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The Laval Rocket will be loaded with quality defencemen

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The Habs’ farm team boasts some impressive and intriguing players on the blue line for its inaugural season.

Noah Juulsen could be among the players to watch with the Laval Rocket this season.
Shanna Martin / Eyes on the Prize

The 2017-18 Montreal Canadiens' defence may leave a little to be desired, currently comprised of a slow-as-molasses corps, and one that lacks the punch of a top all-around defenceman.

The same can't be said about their AHL affiliate, the Laval Rocket.

The defence has been revamped with new pieces alongside the returning Brett Lernout, Zach Redmond, and Tom Parisi. Those pieces should, at the very least, result in more production from the back end.

The new guy

This off-season, Habs general manager Marc Bergevin added the reigning American Hockey League defenceman of the year in Matt Taormina (15 goals, 45 assists), who tied T.J. Brennan for most points by a blue-liner in 2016-17.

Forty-one of his 60 points were either goals or primary assists. For context, the leading point-getter among d-men for the St. John's IceCaps last season was Joel Hanley (now in the Arizona Coyotes’ system) with two goals and 20 assists.

Needless to say, Taormina can be counted on for offence, defence, and transition play for the Rocket.

Prospects making the jump

Some questions, but also some promise, lie on younger prospects getting their chance to play professionally.

After spending the last five years in junior, Noah Juulsen is primed to play his first pro season with the Laval Rocket — barring an outstanding camp where he gives the Canadiens no choice but to keep him.

Perhaps that’s not as unlikely as it seems. Martin Lapointe, the Canadiens’ Head of Player Development, raved about Juulsen's physical attributes, among other traits, this past June.

Juulsen played twice with the IceCaps in their first-round series of the Calder Cup playoffs against the Syracuse Crunch. Talk about being thrown into the fire.

Shanna Martin / Eyes on the Prize

Simon Bourque is another young player who has seen the end of his junior career. He was a power-play specialist in the Quebec Major Junior Hockey League, and with the Canadiens dealing away their top puck-moving prospect in Mikhail Sergachev, the spotlight may focus a little more on the 2015 sixth-round selection. Bourque has also played a limited number of games in the AHL, but did not pick up a point.

Another potential candidate for AHL time this year? Victor Mete, the diminutive but high-flying defenceman from the London Knights of the Ontario Hockey League. The 19-year-old had 44 points in 50 games with the Knights last season and will be fighting for time with 60 other players at this year's NHL training camp.

The unknowns

The Canadiens added to their under-25 pool with the signing of 24-year-old defender Joe Morrow this summer. He was a first-round pick of the Pittsburgh Penguins in 2011, but can now be labeled a journeyman. He spent some time with Pittsburgh and Dallas' AHL affiliates before landing with Boston's minor-league club, the Providence Bruins, during the 2013-14 season.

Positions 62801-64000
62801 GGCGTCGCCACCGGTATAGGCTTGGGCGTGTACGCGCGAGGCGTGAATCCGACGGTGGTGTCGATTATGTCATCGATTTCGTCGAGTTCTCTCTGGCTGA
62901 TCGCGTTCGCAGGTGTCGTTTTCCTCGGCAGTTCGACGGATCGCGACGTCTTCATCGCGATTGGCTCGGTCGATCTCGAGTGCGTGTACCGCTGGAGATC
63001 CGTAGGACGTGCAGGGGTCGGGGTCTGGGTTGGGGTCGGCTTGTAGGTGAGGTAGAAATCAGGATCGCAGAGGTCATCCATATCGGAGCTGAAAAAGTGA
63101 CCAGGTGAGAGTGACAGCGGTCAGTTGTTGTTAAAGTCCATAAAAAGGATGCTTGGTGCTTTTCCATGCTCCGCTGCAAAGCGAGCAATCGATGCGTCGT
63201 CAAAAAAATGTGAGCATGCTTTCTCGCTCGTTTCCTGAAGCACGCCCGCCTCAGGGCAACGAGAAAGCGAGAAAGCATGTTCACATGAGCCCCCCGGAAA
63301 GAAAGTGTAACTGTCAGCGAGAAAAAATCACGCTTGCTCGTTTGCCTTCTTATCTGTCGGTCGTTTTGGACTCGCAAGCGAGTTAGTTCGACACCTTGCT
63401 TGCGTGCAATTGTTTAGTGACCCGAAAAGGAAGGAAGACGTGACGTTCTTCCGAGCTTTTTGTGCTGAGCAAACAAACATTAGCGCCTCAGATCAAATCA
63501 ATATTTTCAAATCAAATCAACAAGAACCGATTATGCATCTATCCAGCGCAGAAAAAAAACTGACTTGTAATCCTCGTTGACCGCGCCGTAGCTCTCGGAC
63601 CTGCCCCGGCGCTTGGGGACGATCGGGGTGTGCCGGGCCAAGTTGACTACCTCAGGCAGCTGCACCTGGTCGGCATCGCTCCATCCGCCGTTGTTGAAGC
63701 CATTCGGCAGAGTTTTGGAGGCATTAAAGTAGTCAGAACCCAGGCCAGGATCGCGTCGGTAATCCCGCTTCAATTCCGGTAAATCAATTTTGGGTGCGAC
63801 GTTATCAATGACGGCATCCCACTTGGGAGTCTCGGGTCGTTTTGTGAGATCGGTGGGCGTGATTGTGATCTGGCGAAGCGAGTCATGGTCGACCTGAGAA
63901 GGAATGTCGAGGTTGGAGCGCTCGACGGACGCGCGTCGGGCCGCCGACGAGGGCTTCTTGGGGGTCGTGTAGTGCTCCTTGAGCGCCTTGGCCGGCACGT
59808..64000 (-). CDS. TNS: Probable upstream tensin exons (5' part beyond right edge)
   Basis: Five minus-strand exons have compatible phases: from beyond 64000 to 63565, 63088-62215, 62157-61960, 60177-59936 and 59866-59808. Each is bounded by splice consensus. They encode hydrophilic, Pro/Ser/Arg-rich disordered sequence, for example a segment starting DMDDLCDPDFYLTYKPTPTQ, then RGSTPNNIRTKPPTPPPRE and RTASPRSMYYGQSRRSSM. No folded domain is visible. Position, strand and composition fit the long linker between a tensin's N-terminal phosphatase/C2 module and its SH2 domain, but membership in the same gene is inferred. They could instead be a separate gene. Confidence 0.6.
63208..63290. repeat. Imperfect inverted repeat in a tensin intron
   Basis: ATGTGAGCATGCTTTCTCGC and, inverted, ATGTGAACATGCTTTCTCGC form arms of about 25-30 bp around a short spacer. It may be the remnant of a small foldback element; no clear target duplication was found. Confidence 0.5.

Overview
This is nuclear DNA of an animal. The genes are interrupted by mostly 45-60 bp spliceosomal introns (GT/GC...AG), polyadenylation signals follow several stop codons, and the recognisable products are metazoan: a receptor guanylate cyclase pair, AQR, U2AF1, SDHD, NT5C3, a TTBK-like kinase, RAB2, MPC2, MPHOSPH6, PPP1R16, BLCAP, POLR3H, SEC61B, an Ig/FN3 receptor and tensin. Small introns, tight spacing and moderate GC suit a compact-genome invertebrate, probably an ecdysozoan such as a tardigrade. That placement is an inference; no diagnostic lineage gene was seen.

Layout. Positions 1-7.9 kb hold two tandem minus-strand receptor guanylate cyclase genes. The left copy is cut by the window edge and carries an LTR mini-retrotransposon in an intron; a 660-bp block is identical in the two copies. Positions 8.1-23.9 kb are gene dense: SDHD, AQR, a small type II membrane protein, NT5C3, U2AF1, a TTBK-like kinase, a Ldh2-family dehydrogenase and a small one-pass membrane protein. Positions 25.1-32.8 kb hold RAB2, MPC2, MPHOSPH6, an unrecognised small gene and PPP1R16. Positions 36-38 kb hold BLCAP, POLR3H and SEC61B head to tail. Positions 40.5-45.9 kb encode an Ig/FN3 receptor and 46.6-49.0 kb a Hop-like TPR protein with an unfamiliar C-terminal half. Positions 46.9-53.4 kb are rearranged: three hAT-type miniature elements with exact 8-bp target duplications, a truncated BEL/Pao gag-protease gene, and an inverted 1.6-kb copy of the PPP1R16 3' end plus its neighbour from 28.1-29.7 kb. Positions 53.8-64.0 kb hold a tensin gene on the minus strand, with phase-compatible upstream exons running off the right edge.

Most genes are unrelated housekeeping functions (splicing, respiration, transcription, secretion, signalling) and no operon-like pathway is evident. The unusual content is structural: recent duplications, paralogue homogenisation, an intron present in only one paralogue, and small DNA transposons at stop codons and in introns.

He spent time with the Boston Bruins, but fell out of favour with the organization and wasn't retained. He's a puck-moving defenceman, but with Taormina in the lineup he may not be relied on as a top-pairing option. Morrow may still have something to prove at his age, and if nothing else he can be an offensive contributor, having amassed 60 points in 155 AHL games.

Jakub Jerabek is a bit of a wild card here in that no one really knows what to expect from him. The Kontinental Hockey League All-Star signed with the Habs this past May, and many felt it signified the end of the tenure of fellow left-hander Nathan Beaulieu.

That speculation came before the Canadiens signed two other left-side options in Karl Alzner and Mark Streit. Oh, and don't forget about Brandon Davidson.

If Jerabek can't outplay Davidson and Streit for a steady spot, you'd think Laval would be a viable option for him to begin his North American journey. But, per TVA's Renaud Lavoie, Jerabek has a clause in his contract that allows him to return to Europe if he doesn't get a spot with the Canadiens. That may play a role in the team’s personnel decisions before the season starts on October 5.

Veterans and returnees

Zach Redmond quietly impressed fans during last season's training camp and split time between the Canadiens and IceCaps last season. Eighteen points in 26 AHL games is a limited, but encouraging, sample of what the 29-year-old could do in a second season with the farm team. Of course, he could also be the next man up for the Habs if the team needs a right-side defender.

Brett Lernout brings size to the lineup and has made improvements to his game, including his transition ability. While he has played a pair of games at the NHL level, he's a surefire bet to start the season in Laval.

Tom Parisi is small, but has shown flashes of brilliance — when he has received ice time from head coach Sylvain Lefebvre. His opportunities won't come any easier now that Bourque and Juulsen will be sharing the limelight.

AHL rosters fluctuate throughout the year, which means Laval will surely see more bodies on defence. But if nothing else, the Rocket should see a rise in offensive production from the back end for the 2017-18 season.